USA: Here’s How Bed Bath & Beyond Is Looking To Increase Store Traffic
- Reports suggest that Bed Bath & Beyond will serve wine and beer to its customers at its new 120,000 square foot store with a restaurant, opening this month in Brooklyn.
- As brick-and-mortar retailers struggle to grow store traffic, human experiences which cannot be replicated online can be a key traffic driver.
- Experts believe that adding restaurants to stores is a good strategy for retailers, allowing to better engage with customers in a more proactive way
Reports suggest that Bed Bath & Beyond (NASDAQ:BBBY) will serve wine and beer to its customers at its new 120,000 square foot store with a restaurant, opening this month in Brooklyn. This move comes after another retailer Barnes & Noble (NYSE:BKS) announced that it would open a bar restaurant serving wine and beer in addition to breakfast, lunch and dinner at its stores. As an increasing number of retailers look to develop a competitive edge over online players, restaurants inside stores can ensure that consumers spend a long time at these stores and consider them more as “destinations” for shopping. According to retail expert Warren Shouldberg, creating retail stores which are more than a place to buy stuff can drive traffic in these stores. We believe Bed Bath & Beyond’s experiment of opening a restaurant in its stores can work in its favour, increasing the time spent by consumers at its stores and luring them away from online shopping to its new “destination” thus driving revenues in the long term.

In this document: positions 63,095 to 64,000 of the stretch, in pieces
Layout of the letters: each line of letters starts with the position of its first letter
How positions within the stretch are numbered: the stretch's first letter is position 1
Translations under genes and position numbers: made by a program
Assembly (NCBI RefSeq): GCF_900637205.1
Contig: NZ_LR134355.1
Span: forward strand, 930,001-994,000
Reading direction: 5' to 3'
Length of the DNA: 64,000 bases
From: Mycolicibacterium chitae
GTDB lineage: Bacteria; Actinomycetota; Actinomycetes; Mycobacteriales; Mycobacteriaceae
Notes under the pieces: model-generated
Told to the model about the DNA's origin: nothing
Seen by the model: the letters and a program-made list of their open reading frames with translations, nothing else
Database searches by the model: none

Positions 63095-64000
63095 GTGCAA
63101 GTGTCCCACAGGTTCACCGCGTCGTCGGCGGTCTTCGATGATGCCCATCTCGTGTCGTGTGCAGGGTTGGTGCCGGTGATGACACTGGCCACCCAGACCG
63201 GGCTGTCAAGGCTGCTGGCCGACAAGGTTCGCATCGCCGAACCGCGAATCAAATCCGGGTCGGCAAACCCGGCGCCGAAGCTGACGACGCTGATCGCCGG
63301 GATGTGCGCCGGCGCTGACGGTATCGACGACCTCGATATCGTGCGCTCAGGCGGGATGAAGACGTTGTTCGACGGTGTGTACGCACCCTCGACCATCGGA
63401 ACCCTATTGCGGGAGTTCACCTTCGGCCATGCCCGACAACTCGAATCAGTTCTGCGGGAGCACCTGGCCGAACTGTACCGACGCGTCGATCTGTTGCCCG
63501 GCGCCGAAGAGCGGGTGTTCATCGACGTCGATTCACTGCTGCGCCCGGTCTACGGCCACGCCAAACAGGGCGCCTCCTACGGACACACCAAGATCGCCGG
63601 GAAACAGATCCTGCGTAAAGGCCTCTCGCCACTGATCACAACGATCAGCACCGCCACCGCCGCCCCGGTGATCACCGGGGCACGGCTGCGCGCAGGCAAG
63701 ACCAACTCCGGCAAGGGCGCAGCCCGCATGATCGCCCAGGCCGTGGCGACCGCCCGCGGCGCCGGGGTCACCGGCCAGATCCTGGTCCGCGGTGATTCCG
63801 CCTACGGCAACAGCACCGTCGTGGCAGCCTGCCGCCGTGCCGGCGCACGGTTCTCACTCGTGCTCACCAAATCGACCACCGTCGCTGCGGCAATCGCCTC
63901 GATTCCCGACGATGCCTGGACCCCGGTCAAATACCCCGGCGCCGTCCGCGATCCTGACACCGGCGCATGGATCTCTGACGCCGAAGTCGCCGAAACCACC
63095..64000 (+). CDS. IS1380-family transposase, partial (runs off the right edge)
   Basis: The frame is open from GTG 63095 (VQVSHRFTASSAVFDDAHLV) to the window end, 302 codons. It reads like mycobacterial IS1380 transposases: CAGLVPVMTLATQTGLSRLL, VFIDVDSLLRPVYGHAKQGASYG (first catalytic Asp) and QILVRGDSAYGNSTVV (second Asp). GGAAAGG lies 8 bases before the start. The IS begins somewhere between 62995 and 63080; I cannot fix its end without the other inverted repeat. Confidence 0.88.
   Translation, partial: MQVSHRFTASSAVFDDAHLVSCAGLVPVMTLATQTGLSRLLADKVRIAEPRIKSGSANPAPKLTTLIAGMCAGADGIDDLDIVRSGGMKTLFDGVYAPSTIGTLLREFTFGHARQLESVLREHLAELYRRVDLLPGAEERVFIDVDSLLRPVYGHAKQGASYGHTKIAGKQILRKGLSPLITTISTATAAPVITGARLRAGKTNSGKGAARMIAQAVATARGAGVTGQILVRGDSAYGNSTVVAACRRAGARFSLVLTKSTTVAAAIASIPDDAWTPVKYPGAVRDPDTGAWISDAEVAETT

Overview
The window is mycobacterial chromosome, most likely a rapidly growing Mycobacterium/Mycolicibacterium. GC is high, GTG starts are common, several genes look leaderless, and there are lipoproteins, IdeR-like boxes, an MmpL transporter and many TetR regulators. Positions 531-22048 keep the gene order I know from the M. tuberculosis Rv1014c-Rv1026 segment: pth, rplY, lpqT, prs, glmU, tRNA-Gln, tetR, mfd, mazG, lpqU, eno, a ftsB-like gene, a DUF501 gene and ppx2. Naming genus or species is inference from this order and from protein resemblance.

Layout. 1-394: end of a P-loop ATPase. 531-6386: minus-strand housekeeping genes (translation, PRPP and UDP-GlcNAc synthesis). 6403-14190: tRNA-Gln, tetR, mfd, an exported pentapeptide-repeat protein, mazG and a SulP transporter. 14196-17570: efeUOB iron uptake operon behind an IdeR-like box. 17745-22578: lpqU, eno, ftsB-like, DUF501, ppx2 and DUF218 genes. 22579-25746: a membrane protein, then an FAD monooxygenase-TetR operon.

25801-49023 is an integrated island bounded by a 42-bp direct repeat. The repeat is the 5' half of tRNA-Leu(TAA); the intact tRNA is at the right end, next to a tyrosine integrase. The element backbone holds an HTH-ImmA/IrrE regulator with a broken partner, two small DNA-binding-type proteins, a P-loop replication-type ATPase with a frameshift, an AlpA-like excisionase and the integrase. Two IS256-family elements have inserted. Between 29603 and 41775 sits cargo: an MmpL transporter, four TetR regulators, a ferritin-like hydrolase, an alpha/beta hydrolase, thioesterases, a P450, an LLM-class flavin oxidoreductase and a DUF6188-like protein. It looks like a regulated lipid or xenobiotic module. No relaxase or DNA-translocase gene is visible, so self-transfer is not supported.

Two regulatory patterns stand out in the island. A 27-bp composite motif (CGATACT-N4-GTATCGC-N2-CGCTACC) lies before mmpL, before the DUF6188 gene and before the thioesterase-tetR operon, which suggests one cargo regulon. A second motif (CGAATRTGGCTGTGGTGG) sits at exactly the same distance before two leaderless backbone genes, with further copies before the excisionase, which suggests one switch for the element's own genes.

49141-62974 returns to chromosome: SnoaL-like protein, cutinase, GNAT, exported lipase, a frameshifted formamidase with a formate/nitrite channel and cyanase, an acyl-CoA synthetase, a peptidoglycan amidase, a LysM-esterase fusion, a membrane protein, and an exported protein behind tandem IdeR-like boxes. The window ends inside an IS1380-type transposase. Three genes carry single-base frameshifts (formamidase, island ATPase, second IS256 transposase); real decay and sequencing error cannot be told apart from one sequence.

Driving Store Traffic Through “Destination” Experience
As brick-and-mortar retailers struggle to grow store traffic, human experiences which cannot be replicated online can be a key traffic driver. As Warren Shouldberg puts it, “you can’t go out to eat online.” A restaurant within a departmental store can improve the shopping experience, make it more social and attract more consumers. Retailers from Macy’s (NYSE:M) to Urban Outfitters (NASDAQ:URBN) are adopting this strategy to fight online competition. IKEA recently announced that it is giving its 41 restaurants in the U.S. a makeover, given the high foot traffic in them. As consumers are attracted to stores with restaurants, this strategy can drive traffic and consequently revenues for Bed Bath & Beyond. As per our estimates, the average revenue per square foot for Bed Bath & Beyond stores will increase from $234 in 2016 to around $246 by the end of our forecast period.
Source: Seeking Alpha
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